The reason for the change was simple logistics. During the filming of the sequence, a Scottish extra reportedly asked director and star Mel Gibson why they weren't filming on a bridge, and Gibson explained that filming on a bridge was too difficult. The actual exchange is even better. Gibson said, "The bridge got in the way," and the extra replied, "Aye, that's what the English found."
- Actors: Mel Gibson, Sophie Marceau, Brendan Gleeson, Brian Cox, Catherine McCormack
- Released: 1995
- Directed by: Mel Gibson
- 3Photo: Focus Features
The 2014 biopic The Theory of Everything tells the life story of famed astrophysicist Stephen Hawking. But the film doesn't focus on his scientific achievements (and received some criticism for that). Instead, it focuses mainly on his personal life, especially his relationship with his wife, Jane Hawking. So it's curious that the film still glossed over one of the messier parts of Stephen Hawking's personal life: his divorce. In the movie, Stephen and Jane meet, fall in love, and marry. As Stephen's physics career takes off, Stephen begins to develop ALS; his and Jane's lives are turned upside down. Jane's difficulty in caring for Stephen puts a strain on their marriage. Eventually, they realize it's no longer working, and he leaves her for his caregiver, Elaine Mason.
The movie presents the split as amicable and respectful, but in reality, it was much more contentious. Jane and Stephen's divorce was drawn-out, bitter, and culminated with a screaming fight on vacation. Portraying this accurately would have definitely made for a more compelling film. Even Jane Hawking herself thought the filmmakers should have included it.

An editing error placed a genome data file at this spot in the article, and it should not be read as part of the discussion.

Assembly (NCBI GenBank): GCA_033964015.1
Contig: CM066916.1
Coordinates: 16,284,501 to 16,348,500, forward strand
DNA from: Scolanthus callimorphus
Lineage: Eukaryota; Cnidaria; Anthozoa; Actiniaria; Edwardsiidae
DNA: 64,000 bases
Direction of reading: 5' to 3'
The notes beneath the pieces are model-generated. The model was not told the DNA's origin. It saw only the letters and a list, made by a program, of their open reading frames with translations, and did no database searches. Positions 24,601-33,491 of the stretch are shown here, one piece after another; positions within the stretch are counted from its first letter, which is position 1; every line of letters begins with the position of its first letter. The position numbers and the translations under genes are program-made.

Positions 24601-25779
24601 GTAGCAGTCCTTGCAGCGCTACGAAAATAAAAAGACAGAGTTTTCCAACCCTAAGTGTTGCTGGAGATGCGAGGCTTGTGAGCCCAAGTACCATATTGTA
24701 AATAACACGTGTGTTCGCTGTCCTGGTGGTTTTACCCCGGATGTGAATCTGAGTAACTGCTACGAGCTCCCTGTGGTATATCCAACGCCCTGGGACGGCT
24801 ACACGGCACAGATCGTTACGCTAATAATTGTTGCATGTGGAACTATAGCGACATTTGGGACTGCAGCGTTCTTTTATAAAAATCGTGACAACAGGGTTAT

- Actors: Eddie Redmayne, Felicity Jones, Harry Lloyd, Emily Watson, David Thewlis
- Released: 2014
- Directed by: James Marsh
- Photo: Universal Pictures
The 2004 biopic Ray tells the life story of legendary R&B musician Ray Charles, and it spends considerable time on his childhood. Ray goes blind at just 6 years old, but his mother Aretha, who values independence, teaches him the importance of self-reliance. Ray's independence, the movie suggests, is the exact same quality that allows him to become a music icon.
But that's only half the story. The real Ray Charles had two mothers who shaped his early life, and his biopic omits one of them. Ray was also raised by one of his father's former wives, a woman named Mary Jane - young Ray called Aretha "Mama" and Mary Jane "Mother." According to Ray Charles biographer David Ritz, Mary Jane's approach to parenting was the opposite of Aretha's. Instead of fostering independence, Mary Jane "indulged" Ray. According to Ritz, the real Ray Charles grew up to be strongly independent, but he also had a self-indulgent side, too. By misrepresenting Charles's childhood, the movie creates a character much more one-dimensional than the real Ray Charles ever was.
- Actors: Kerry Washington, Jamie Foxx, Terrence Howard, Regina King, Warwick Davis
- Released: 2004
- Directed by: Taylor Hackford